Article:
Przemek Strzelecki is a street and documentary photographer from Poland. A wonderful photographer who loves to be with his camera always and his incredible passion for art has led him to find more about Mongolia, scintillating silence, and indefinite spaces. His views on street photography are entirely different, he feels streets give him a huge boost of adrenaline. The moment he feels to press the shutter is when he feels his legs go soft, with increased pulse and pacing heartbeat.
This ingenious whole thing is what makes him crazy about this genre. For Przemek, the moment and spontaneity are the most significant traits for a photograph. Having said that, he tells us he hates to shoot holiday photographs with the usual elements and compositions. He loves to do most of his work in countries where innocence still prevails, where the people hasn’t lost their minds and time to money and the internet.
Finally, he tells us, whichever country you go, language should never be your problem since body language comes first with a gentle smile. When asked how he capture a photograph, he gives us a very simple and humble answer. “I never plan a photograph nor do I ask for a photograph, if it’s not a portrait, I carefully look around, sniff, keep searching, and then start listening to the street. At last, I make a stupid face just pretending as if I am innocent and just move on.”
Could you introduce yourself to our readers?
My name is Przemek. I was born in Poland in 1977 and I have been living here ever since. I am a fan of hats, good photos, films, and open spaces. I am in love with Mongolia, horses, forests, and rambling. I like beer, books, and photography, of course. You can usually see me with a camera in my hand.
How did Photography happen to you?
It started in my childhood – I can still remember my first Smiena camera which I still keep in a cupboard along with bird’s nests photos. Then, times of Russian Zenits came – from the oldest to the most modern models. About twelve years ago I obtained my dreamed Canon. I’ve tried everything: starting with macro photos and landscapes till nature photos. After that, one day, I discovered human as the main and most important theme in photography and I still stick on to that.
Could you please explain your style of photography?
It is what I call ‘humanistic photography. For me, it is a blend of street, reporting, and documentary photography. It often has a humorous element. Moreover, I love minimalism.
What makes you pursue this significant genre of art, how do you keep up your spirits for this incredible passion?
Curiosity and a childish will of knowing (even though I’m almost forty) are my two main engines leading me in my photographic pursuits. There are three components in making photos that I find most relevant: firstly, the moment of pressing the shutter button – always a thrill, secondly, developing photos – it was and still is magical for me, and lastly, scanning. I feed my curiosity and then forget about all those photos, the film gets stashed in the archives, I take the next one, put it in the camera and everything starts all over again. There is no end to it.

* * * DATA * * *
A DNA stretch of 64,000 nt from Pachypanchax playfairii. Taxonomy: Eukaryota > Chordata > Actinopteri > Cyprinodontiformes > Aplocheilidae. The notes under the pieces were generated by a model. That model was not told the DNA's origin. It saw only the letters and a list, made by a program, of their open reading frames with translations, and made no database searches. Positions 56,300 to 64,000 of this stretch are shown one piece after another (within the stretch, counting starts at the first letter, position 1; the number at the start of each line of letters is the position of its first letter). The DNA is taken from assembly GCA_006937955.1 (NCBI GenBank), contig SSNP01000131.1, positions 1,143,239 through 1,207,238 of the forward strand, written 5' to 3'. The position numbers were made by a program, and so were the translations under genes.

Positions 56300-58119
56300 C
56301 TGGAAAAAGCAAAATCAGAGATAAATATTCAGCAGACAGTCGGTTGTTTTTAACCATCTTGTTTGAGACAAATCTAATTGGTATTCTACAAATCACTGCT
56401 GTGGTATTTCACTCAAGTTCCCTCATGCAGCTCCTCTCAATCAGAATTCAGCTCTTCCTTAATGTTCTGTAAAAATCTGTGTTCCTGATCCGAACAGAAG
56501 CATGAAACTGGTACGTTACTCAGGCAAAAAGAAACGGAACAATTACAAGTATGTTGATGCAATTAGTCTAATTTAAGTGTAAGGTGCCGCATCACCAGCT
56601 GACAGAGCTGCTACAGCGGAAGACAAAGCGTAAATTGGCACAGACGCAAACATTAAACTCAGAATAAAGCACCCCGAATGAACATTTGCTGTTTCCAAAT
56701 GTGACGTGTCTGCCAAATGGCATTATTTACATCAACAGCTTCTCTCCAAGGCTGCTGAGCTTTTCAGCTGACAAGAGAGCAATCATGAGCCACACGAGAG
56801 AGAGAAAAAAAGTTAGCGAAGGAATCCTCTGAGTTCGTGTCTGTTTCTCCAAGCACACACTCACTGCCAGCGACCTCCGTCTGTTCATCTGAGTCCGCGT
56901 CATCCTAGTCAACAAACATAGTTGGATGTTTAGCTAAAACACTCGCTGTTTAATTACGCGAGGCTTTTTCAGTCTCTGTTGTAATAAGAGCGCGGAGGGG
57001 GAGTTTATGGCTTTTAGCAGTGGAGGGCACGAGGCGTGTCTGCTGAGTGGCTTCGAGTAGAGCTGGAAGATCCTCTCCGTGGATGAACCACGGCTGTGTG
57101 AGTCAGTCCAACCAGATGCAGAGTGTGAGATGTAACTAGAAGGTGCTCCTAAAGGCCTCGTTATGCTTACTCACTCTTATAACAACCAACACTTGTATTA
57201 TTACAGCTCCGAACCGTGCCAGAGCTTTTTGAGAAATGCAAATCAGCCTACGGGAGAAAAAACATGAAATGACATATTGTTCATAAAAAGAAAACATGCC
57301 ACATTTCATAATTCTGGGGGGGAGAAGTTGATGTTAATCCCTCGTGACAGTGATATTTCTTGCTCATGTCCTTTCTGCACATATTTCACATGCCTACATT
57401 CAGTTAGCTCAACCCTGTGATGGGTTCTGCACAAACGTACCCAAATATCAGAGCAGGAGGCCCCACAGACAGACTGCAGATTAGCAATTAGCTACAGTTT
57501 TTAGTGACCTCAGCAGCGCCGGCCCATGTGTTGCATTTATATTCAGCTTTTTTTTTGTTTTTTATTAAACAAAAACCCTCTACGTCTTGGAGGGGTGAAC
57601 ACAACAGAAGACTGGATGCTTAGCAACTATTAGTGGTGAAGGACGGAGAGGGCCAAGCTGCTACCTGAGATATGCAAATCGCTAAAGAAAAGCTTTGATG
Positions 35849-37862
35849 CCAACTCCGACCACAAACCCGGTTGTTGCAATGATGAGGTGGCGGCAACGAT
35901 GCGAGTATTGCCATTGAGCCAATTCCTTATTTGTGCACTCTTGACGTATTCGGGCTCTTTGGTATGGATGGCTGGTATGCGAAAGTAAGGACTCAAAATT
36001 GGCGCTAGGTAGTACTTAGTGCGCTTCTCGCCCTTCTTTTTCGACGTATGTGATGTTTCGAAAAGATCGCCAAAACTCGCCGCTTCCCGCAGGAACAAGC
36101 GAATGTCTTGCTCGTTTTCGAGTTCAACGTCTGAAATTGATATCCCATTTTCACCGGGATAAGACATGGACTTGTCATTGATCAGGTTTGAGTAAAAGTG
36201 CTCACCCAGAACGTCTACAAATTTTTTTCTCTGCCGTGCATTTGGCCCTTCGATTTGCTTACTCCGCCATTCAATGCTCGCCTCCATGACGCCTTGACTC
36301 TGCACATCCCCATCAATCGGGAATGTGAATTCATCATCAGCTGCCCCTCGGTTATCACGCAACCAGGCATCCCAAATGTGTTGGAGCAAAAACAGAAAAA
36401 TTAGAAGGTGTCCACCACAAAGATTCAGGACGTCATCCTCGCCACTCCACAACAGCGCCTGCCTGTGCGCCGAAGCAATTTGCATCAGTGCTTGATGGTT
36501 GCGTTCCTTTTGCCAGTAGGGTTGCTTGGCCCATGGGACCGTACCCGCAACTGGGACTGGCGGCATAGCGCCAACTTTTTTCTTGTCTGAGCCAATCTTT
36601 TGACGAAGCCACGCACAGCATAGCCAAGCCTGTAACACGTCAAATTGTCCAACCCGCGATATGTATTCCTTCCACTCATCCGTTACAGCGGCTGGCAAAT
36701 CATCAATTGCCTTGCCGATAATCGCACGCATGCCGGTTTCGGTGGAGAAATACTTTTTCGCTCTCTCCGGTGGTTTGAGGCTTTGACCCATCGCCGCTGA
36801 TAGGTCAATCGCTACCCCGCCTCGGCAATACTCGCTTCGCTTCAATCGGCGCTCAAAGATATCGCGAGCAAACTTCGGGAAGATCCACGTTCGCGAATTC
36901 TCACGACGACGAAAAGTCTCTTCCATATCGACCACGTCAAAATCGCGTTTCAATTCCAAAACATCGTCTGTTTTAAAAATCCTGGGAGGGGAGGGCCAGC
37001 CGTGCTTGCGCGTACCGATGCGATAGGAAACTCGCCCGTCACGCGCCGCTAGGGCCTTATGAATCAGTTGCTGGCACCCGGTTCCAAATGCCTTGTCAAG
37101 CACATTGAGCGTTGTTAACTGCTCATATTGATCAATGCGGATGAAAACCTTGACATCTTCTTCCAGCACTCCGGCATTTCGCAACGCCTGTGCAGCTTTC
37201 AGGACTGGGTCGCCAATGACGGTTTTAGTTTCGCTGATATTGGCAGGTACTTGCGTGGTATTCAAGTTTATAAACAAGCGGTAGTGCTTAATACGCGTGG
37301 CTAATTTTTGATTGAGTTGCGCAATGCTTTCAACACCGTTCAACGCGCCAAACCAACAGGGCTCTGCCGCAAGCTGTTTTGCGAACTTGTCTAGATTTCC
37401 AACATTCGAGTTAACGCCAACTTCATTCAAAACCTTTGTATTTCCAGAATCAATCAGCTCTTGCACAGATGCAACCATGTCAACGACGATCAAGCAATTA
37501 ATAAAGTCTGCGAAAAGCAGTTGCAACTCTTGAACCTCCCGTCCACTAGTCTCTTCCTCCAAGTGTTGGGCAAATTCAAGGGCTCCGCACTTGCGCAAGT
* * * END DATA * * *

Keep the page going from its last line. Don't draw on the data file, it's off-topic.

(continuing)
How do you see success in Art & Photography?
Every single photo which I am proud of – what doesn’t occur to me very often – is a major success. All the game of photography is a great experience and it is a bit intimate. My only dream is to issue an album about my ten years of travels to Mongolia. It would be my photographic fulfillment.
Has boredom ever struck you, if yes how do you get back to routine?
- Josef Koudelka
- Pentti Sammallahti
- Kim Thue
- Anders Petersen
- Tomasz Gudzowaty
- Alex Webb
- Jens Olof Lasthein
and many more…
The best compliment & criticism you have received so far?
I have been compared to a Czech artist Josef Koudelka a couple of times, which was a great compliment for me.
Well, once I was walking around Reyjkjavik on Iceland with my friend. Suddenly, I spotted an interesting frame, I put a camera to my eye and in the exact moment of pressing the shutter button, he accidentally came into my line of sight. I said something rather unpleasant to him and he replied: ‘Who the fuck do you think you are? H.C.Bresson?!’ : )
Contax g2, leica mini 3, Nikon fm 2, eos 30 and 300, holga 135 / plastic camera / , pentacon six tl, lenses between 17 and 50mm and a lot of films ; )
Your future plans?
Well, I don’t really know, I’m taking a turn in life so I guess I have to wait with planning a little bit. No matter what, I’d really like to continue my voyages to Mongolia. And I have no intention of forsaking photography.
Any final thoughts for our readers or aspiring photographers & artists?
Yeah, I think I can give you a little piece of advice: be open towards people, smile, have some courage – and you’ll have a good photo. Thanks to these features I have managed to open many doors and was able to take photos in really bizarre places, i.e. an illegal gold mine in Mongolia, loggers life in Ukrainian forests, a Mongolian wedding, or the Gypsies in Serbia. And you should certainly move a lot for it is really hard to take a good picture within your own four walls!
You can find Przemek Strzelecki on the Web:
All the pictures in this post are copyrighted Przemek Strzelecki. Their reproduction, even in part, is forbidden without the explicit approval of the rightful owners.